Navy Yard in Washington, District of Columbia — The American Northeast (Mid-Atlantic)
William Prout: Community Builder
Tour of Duty
—Barracks Row Heritage Trail —
Most of the land that is now Capitol Hill – including portions of the Navy Yard – once belonged to William Prout, who lived in a large house on this block. In 1799 and 1801 he sold and traded land to the U.S. government for both the yard and the Marine Barracks.
Arriving in America from England in 1790, Prout heard rumors that President George Washington would be choosing this area for the new federal city. In 1791 Prout contracted for some 500 acres here from his future father-in-law, Jonathan Slater. Weeks later, Washington announced his selection, and Prout became one of 19 landowners contributing land to the new capital. Like the others, Prout kept some lots to sell, hoping to make a fortune in real estate.
Because the new city developed first to the west of the Capitol, and not in this direction, Prout never did make his fortune in land sales. But unlike many early investors, he did well, setting up a fishery, selling dry goods and bricks, and renting lots. Prout seeded a community, working with partners to build the first Eastern Market (1805) near here at Sixth and L streets, donating land for Christ Church, and serving on the City Council.
Some of the buildings here are from Prout’s time. The unusually tall four-story building behind you at 1003 Eighth Street was built before 1824, as was
This 1966 photo shows the businesses across Eighth Street before two new stories and turrets were grafted onto the older one-story storefronts. William Prout once owned all of this land.
The Navy Yard’s gate has changed greatly since Benjamin H. Latrobe first designed the portion topped by the eagle as seen in this 1889 plan.
The brick floor of the first Eastern Market, built near here by Prout and others, was uncovered by archaeologists in 2000 before the construction of new Marine housing began.
Advertisement, 1800, for land and other goods offered by William Prout.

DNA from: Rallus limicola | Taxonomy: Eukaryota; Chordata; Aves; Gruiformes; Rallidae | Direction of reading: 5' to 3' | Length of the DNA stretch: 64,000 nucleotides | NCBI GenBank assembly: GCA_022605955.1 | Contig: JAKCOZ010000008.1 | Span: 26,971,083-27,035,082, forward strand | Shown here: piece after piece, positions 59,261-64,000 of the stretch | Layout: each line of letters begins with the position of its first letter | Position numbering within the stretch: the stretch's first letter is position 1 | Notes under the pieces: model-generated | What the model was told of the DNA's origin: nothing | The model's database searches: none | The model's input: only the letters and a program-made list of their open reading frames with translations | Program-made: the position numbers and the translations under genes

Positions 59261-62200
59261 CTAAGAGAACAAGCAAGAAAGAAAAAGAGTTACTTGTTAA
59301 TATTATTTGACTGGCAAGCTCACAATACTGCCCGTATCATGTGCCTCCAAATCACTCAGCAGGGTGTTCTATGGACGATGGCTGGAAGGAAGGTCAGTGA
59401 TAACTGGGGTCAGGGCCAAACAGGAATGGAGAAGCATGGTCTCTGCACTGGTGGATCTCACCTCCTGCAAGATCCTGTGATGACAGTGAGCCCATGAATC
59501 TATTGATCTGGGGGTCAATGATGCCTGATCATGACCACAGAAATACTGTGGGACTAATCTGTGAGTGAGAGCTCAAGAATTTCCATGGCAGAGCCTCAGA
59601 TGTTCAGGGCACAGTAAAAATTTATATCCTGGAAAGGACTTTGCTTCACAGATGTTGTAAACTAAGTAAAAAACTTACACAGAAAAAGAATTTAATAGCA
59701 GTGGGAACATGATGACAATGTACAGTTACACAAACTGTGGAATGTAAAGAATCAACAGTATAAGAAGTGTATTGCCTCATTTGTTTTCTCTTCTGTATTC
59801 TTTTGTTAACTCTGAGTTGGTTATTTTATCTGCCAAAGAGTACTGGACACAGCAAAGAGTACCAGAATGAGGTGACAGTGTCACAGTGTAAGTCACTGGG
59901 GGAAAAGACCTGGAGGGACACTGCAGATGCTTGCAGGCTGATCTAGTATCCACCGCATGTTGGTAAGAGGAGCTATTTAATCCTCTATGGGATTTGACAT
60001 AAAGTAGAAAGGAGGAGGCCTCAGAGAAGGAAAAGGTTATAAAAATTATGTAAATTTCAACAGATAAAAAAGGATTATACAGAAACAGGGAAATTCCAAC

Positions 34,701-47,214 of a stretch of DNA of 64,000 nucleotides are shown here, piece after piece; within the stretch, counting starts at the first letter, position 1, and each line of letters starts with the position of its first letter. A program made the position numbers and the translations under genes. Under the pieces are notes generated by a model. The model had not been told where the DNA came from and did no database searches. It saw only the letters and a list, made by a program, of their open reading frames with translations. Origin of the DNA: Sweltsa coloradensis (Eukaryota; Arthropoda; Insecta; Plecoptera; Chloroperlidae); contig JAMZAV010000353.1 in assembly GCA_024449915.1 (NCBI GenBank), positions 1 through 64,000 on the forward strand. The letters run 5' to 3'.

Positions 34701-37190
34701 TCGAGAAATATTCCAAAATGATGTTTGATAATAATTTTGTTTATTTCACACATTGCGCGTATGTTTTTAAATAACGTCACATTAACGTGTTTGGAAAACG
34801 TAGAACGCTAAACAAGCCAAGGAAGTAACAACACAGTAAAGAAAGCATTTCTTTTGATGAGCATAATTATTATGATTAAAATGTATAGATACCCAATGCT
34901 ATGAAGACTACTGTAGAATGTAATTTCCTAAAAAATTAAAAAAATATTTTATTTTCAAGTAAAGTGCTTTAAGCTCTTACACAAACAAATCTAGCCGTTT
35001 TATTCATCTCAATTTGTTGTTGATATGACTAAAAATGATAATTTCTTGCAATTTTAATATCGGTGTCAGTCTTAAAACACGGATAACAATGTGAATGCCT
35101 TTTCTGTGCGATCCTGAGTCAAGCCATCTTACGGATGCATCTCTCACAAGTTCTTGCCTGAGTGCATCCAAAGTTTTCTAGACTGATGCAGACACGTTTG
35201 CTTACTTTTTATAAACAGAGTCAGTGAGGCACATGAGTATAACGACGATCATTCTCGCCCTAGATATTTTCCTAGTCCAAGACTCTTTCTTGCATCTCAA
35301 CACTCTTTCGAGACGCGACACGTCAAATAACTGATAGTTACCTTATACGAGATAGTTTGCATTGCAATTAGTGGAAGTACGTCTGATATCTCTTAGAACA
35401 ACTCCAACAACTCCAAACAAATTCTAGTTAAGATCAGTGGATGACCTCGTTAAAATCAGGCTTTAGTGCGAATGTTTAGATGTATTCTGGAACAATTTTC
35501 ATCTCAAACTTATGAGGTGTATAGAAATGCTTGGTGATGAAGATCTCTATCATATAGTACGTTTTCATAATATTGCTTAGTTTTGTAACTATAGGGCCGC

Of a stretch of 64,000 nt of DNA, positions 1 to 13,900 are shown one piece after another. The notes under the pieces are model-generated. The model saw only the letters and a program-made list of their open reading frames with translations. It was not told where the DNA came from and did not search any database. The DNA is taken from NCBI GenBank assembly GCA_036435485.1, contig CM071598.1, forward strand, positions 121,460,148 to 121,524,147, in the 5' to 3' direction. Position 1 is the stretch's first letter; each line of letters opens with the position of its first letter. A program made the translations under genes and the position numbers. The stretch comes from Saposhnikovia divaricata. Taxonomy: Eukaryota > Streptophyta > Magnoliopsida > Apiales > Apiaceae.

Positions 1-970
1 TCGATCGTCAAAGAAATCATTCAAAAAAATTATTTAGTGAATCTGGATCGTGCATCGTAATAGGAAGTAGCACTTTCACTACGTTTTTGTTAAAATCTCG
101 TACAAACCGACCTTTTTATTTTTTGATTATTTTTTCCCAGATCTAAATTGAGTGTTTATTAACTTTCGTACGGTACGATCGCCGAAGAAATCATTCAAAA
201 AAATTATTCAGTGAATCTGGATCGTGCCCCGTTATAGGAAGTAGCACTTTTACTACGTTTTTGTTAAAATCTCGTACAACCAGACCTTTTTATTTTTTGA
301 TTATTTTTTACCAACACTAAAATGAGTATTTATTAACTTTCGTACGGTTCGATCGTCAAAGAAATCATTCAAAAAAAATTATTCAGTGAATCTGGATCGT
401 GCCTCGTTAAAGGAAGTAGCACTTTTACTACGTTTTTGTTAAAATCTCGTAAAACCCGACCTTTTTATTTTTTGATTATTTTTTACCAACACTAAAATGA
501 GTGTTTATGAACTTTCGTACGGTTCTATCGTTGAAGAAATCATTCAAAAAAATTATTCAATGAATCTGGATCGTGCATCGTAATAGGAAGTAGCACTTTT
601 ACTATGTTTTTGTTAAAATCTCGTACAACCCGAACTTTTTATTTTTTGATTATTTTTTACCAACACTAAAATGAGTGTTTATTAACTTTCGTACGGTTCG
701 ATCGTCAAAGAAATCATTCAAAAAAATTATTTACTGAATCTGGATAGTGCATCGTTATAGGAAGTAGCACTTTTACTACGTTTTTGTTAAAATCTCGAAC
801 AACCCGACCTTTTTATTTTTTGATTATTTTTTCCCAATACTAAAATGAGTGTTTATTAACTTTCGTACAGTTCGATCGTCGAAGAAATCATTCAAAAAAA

On the map showing the owners of the land that became the nation’s capital, above, is William Prout’s property. Prout’s “mansion house” is marked “a” on this 1796 map, right.
William Prout’s tomb rests in nearby Congressional Cemetery amid the graves of hundreds of notable Americans.
When celebrated composer John Philip Sousa walked these streets, people called this Capitol Hill neighborhood “Navy Yard.” While the Navy Yard
Tour of Duty: Barracks Row Heritage Trail, a booklet of the trail’s highlights, is available at businesses along the way. Visit www.CulturalTourismDC.org to learn about other DC neighborhoods.
List of contributors and sponsors to the Barracks Row Heritage Trail.
Caption: The tall building at 1003 Eighth St. and its shorter neighbor at 1005 (with the PHILCO sign), as seen in this 1949 photograph, are two of a number of pre-Civil War structures remaining here.
The Historical Society of Washington, D.C.
Erected by Cultural Tourism DC. (Marker Number 8 of 16.)
Location. 38° 52.663′ N, 76° 59.704′ W. Marker is in Navy Yard, District of Columbia, in Washington. Marker is at the intersection of Eighth Street, SE and L Street, SE, on the right when traveling south on Eighth Street, SE. Touch for map. Marker is at or near this postal address: 1005 Eighth Street, SE, Washington DC 20003, United States of America.
Other nearby markers. At least 8 other markers are within walking distance of this marker. Washington Navy Yard: Serving the Fleet (about 300 feet away, measured in a direct line); Washington Navy Yard: Maker of Weapons (about 400 feet away); Strike Up the Band (about 500 feet away); Latrobe Gate - Tingey House (about 700 feet away); The Washington Navy Yard (about 700 feet away); Marine Barracks, Washington, D.C. (about 700 feet away); Leutze Park Gun Collection (about 800 feet away); Second Officer's House (approx. 0.2 miles away). Touch for a list and map of all markers in Navy Yard.
Categories. • Industry & Commerce • Man-Made Features • Settlements & Settlers •
Credits. This page was last revised on January 24, 2017. This page originally submitted on December 2, 2016, by J. Makali Bruton of Querétaro, Mexico. This page has been viewed 129 times since then and 9 times this year. Photos: 1, 2, 3. submitted on December 2, 2016, by J. Makali Bruton of Querétaro, Mexico.